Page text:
Saturday, September 5, 2009

One Cloud Standard to Rule them All

Lots of discussion recently on the the topic of Cloud standards and a potential Cloud standards war emerging. Thought I'd give you a quick run down.

In an article written by Tom Nolle for Internet Evolution he asks if Multiple Standards Could Spoil Cloud Computing. In the post he says " too many standards are worse than no standards at all, because these efforts can stifle innovation and even implementation. In the case of cloud computing, there’s also the big question of whether standards being pushed for private clouds will end up contaminating the successful Internet model of cloud computing."

Tom also gives some love to my Unified Cloud Interface concept saying "
The best hope for a unification is the Cloud Computing Interoperability Forum. Its Unified Cloud Architecture tackles standards by making public cloud computing interoperable. Their map of cloud computing shows the leading public cloud providers and a proposed Unified Cloud Interface that the body defines, with a joking reference to Tolkien’s Lord of the Rings, as “One API to Rule them All". So then, why not have that “One API” rule private clouds, too? A single top-down vision of cloud computing for public and private clouds has to be a better approach." -- amen brotha.

(As a side note, I'm still committed to the concept of Semantic Cloud Abstraction and the Unified Cloud Interface Project (UCI), but lack the time to do much with it given all my various commitments. So if you're interested in helping do something more around the concept of semantic cloud API's, please feel free to get in touch. Currently I would describe the UCI as a science experiment at best.)

Elsewhere on the standards front, on Friday the OpenNebula project announced that they had made available a prototype implementation of the OCCI draft specification. In case you're not familar with OCCI, it's a simple open APIspecification for remote management of cloud computing infrastructures focused on multicloud interoperability. In the note to the OCCI mailing list they stated that they believe that it is important to have an implementation in order to demo the standard, which they think will provide value by being able to show people how the standard will function in a real world environment. The prototype includes a server implementation, client command for using the service and enabling access to the full functionality of the OCCI interface.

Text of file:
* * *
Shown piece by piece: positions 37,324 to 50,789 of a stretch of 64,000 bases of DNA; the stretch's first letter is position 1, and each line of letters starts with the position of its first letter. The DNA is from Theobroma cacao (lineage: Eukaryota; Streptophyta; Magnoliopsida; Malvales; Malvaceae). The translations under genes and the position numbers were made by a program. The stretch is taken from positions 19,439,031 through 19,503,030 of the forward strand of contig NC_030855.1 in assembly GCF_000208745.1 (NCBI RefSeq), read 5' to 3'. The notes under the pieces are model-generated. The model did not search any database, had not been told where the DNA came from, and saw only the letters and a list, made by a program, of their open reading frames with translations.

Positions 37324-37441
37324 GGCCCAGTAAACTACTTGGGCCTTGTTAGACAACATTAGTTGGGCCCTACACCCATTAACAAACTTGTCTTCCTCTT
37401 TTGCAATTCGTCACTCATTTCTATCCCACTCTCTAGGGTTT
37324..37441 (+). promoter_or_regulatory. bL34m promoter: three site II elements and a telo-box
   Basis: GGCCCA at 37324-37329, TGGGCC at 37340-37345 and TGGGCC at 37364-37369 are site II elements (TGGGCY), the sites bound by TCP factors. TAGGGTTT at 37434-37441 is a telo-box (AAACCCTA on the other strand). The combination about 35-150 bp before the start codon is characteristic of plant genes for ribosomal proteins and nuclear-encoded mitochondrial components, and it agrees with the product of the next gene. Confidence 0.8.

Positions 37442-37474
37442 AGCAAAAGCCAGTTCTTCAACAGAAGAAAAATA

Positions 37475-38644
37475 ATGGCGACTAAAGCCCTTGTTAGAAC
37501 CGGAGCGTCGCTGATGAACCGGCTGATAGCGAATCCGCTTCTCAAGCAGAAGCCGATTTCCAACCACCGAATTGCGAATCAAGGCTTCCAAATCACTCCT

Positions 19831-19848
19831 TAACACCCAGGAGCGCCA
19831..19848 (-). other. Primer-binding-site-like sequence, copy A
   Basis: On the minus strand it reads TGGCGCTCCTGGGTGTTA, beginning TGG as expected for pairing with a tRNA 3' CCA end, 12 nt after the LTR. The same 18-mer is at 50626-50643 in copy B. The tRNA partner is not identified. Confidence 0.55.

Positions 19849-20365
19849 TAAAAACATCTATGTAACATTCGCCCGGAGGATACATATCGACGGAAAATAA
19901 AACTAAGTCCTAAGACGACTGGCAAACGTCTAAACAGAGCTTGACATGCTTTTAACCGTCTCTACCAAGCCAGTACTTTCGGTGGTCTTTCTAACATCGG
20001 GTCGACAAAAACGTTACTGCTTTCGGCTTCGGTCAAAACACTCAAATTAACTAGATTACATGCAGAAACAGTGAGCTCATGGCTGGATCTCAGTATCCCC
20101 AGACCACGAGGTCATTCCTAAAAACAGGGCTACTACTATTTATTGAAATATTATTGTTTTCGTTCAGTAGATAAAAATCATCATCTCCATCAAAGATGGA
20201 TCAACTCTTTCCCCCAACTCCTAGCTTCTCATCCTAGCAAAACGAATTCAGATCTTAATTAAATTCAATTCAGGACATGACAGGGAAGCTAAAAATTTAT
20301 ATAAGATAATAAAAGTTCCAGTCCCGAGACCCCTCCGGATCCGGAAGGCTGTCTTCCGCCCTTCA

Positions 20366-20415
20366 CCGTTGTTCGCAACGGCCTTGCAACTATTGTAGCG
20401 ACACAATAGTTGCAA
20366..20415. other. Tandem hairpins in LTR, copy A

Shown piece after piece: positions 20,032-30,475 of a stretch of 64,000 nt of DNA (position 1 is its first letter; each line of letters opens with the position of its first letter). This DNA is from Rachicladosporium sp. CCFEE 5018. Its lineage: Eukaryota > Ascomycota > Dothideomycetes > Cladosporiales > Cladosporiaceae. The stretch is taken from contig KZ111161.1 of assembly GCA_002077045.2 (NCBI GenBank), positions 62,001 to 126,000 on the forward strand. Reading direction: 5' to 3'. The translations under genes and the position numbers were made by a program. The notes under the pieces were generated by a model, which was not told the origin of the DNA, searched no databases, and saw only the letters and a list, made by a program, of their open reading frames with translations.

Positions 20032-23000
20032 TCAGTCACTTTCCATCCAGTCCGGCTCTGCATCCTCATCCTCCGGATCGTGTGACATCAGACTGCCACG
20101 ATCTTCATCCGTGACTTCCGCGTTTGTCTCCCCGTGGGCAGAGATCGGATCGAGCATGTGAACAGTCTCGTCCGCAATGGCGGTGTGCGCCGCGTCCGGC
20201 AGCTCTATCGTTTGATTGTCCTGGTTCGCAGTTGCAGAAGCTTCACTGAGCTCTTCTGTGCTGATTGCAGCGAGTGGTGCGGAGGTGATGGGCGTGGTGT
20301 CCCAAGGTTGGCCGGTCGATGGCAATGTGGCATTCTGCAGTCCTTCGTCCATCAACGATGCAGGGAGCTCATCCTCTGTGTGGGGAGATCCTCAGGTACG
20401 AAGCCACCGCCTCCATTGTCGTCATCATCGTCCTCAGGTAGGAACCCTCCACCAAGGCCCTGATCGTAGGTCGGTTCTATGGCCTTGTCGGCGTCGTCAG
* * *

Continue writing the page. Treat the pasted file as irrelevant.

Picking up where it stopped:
Some other interesting recent cloud standards commentary includes a post by Simon Wardley with an assertion that a standards war is now in full swing. In the post Wardley outlines several considerations for cloud standards including;
  • A specification can be controlled, influenced and directed more easily than an open source project.
  • A specification can easily be exceeded providing mechanisms of lock-in whilst still retaining compliance to a 'standard'.
  • A specification needs to be implemented and depending upon the size and complexity of the 'standard' this can create significant adoption barriers to having multiple implementations.
  • Open source reference models provide a rapid means of implementing a 'standard' and hence encourage adoption.
  • Open source reference models provide a mechanism for testing the compliance of any proprietary re-implementation.
  • Adoption and becoming de facto are key to winning this war.

Christofer Hoff also chimes in saying "A Cloud standards war? War is such an ugly term. It’s just the normal activity associated with disruptive innovation and the markets sorting themselves out. The standards arena is simply where the dirty laundry gets exposed. Get used to it, there’s enough mud/FUD flinging that you can expect several loads"

Personally I would say that at the end of the day, cloud standards seem to have little to do with customer requirements but instead more to do with marketeering and positioning for market dominance. If there truly is a cloud standards war emerging then the way it will be won will be based solely on the standard / platform with the broadest adoption. The technology (API, Platform, etc) with the broadest market penetration will ultimately win -- this is a certainty. Although personally I would prefer to see the "most open" and interoperable approach win, lets be realistic, the winner will most likely be the one with the largest share of cloud computing related revenue.

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